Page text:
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DNA sequencing gets to the root cause of variety amongst birch trees

Trees fulfil valuable functions including carbon sequestration, the provision of wood and the maintenance of ecosystems. The EU-funded BETWOOD project set out to find out more about their adaptability, by exploring the genetic make-up of the silver birch.
DNA sequencing gets to the root cause of variety amongst birch trees
BETWOOD took advantage of breakthroughs in next generation sequencing technology to map the genome of birch accessions representing several geographically distinct populations (in Central and Northern Europe as well as in Siberia and Asia). Genomic sequencing also enabled the team to identify candidate genes, such as LAZY, that underlie the creation of special tree forms, offering clues to adaptation processes. Earlier this year the journal Nature Genetics presented BETWOOD as integral to a wider effort to sequence the silver birch genome.

‘Now we can identify the molecular basis of tree traits!’

Researchers have long been aware of the variation between birch trees within a single forest, as well as across different geographical locations around the world.

BETWOOD was able to take advantage of new DNA sequencing methods to look for the molecular basis of such variation. Recalling the methodology, the BETWOOD researcher, Dr. Kaisa Nieminen states, ‘DNA sequencing in a high-throughput manner is now really cost effective, with prices lowering substantially even during the project period. The the real challenge was how to interpret the resulting bioinformatics.’ The project response was to train a whole team of bioinformaticians to interpret the novel genomic data.

For the geographical analysis of silver birch (Betula pendula), using so-called selective sweeps, the team were able to conclude that local adaptation had influenced the timing of fundamental plant processes. The team observed that genetic variation around the tightly-linked light response genes PHYC and FRS10, correlated with latitude and longitude and temperature. The same correlation was found for variation in the growth-promoting cytokinin response regulator ARR1, and the wood development genes KAK and MED5A.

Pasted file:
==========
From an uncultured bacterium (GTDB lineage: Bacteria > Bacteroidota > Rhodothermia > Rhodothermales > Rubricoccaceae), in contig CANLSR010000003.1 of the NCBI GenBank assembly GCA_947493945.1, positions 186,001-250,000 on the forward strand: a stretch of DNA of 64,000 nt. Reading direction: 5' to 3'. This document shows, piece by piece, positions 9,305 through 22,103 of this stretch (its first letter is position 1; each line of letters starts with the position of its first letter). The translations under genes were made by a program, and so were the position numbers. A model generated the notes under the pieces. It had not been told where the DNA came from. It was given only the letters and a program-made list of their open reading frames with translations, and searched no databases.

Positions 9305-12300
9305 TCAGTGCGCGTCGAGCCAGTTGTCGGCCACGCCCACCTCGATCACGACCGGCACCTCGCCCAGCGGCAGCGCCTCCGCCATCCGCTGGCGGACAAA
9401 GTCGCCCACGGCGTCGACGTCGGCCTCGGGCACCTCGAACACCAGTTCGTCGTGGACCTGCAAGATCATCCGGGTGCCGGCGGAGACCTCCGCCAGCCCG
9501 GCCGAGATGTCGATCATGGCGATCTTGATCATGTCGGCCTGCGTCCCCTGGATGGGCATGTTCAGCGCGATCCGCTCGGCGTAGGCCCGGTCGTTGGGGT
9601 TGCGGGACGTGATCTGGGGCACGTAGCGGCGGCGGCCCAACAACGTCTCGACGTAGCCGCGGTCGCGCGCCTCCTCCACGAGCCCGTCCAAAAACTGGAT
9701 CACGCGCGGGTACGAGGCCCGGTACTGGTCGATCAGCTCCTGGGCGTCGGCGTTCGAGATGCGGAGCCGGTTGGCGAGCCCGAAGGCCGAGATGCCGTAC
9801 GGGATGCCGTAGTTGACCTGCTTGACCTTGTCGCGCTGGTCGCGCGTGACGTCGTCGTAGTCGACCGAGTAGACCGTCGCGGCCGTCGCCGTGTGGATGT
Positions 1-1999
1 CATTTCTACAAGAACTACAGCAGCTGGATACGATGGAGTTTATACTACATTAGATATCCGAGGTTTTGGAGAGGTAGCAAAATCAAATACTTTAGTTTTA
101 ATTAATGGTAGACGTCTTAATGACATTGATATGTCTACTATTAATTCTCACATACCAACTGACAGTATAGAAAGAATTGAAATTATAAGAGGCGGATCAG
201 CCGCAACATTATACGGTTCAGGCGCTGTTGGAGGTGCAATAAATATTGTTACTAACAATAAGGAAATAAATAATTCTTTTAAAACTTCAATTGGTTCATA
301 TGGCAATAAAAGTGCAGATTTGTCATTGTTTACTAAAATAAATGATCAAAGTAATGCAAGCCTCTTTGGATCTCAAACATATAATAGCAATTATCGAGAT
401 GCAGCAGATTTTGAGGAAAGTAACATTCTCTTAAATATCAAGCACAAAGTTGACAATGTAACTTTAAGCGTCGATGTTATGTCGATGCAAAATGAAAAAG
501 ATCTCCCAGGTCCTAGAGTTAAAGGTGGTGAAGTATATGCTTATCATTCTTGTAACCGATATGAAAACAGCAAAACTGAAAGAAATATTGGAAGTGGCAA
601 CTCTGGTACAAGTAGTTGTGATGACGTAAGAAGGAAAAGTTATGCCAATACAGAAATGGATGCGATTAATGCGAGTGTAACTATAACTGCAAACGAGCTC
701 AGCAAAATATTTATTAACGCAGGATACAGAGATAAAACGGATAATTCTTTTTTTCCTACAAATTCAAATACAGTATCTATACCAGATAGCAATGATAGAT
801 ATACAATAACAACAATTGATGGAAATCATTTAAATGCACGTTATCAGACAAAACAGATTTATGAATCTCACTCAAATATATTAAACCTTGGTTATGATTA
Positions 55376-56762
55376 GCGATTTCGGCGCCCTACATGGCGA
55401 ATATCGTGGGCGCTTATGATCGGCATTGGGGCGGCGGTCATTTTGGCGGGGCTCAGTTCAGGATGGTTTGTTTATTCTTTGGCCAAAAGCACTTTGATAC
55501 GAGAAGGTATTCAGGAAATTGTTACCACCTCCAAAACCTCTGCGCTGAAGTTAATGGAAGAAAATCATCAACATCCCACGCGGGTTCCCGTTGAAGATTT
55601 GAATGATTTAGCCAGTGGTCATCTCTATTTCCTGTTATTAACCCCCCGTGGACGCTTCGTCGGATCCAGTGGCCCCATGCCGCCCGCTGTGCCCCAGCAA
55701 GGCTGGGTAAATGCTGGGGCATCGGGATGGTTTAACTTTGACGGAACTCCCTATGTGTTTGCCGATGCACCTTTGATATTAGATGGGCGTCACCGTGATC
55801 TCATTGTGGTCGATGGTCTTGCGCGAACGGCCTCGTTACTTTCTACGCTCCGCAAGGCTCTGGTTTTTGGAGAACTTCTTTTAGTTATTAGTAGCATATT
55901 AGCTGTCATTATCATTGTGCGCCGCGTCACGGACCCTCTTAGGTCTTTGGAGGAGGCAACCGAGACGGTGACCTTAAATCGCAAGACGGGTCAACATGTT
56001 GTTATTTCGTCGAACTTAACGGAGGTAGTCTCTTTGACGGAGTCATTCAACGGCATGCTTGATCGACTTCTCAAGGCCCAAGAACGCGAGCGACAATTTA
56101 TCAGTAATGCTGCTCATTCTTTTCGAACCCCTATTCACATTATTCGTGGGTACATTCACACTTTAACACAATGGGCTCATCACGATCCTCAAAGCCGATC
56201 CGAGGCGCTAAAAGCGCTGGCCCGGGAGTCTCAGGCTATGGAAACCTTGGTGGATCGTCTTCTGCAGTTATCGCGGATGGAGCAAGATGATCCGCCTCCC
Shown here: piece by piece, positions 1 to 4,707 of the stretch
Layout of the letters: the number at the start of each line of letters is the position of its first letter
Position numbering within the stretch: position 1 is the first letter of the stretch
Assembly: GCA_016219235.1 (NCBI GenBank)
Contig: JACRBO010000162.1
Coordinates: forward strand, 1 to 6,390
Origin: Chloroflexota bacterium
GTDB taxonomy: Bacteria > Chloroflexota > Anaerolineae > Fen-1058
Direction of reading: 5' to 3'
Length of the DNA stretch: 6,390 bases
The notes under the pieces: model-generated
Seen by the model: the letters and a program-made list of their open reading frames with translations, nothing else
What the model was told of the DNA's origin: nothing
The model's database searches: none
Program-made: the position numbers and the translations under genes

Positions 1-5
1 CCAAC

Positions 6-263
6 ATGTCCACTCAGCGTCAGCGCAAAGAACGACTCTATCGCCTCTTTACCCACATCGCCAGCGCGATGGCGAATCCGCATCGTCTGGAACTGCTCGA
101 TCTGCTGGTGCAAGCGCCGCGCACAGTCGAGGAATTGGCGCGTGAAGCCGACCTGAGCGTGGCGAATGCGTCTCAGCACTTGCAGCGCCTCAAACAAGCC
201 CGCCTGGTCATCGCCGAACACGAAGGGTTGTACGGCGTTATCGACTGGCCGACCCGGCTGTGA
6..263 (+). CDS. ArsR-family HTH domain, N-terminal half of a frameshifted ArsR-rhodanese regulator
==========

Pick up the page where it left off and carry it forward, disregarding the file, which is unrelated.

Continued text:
In the analysis of special growth forms BETWOOD also identified a stop-in-frame mutation in the LAZY1 ortholog (genes that evolved from a common ancestral gene) of the Arabidopsis genus. The team are currently working to confirm whether this mutation explains the 'weeping birch' phenotype popular in various gardens throughout Europe.

These polymorphisms and mutations will form a strong basis for further genetic analysis of tree characteristics. As leader of the Birch genome project Professor Ykä Helariutta reflects, ‘It was somewhat unexpected to be able to identify candidate genes for certain traits simply by re-sequencing the variant and comparing that to the reference genome. An analysis of this kind was not possible five years ago in any plant species besides Arabidopsis. Now we can actually identify the molecular basis of tree traits!’

The work continues to branch out

Forests function as important carbon sinks, crucial for tackling climate change. Carbon dioxide is absorbed by trees through photosynthesis but carbon released into the atmosphere through the greenhouse effect, is also deposited directly onto tree trunks. According to project coordinator Professor Katri Kärkkäinen it is important to understand the physiology of this process, because as she contends, ‘Global warming through its changes to the composition of the atmosphere also affects the growth condition of trees. Furthermore, as wood is an important industrial resource, a better genetic understanding of it, can facilitate its use in a more sustainable way and potentially contribute to entirely novel future uses.’

Now that BETWOOD has helped establish birch as a new genetic model, the team intends to continue exploiting its short-generation time (at around one year, very short for a tree species) to further explore the genetic variations that result in its geographic and phenotypic diversity.


Life Sciences


BETWOOD, genome, DNA sequencing, silver birch, bioinformatics, Betula pendula, gene, adaptation, variation, growth forms, mutation, polymorphisms, Arabidopsis
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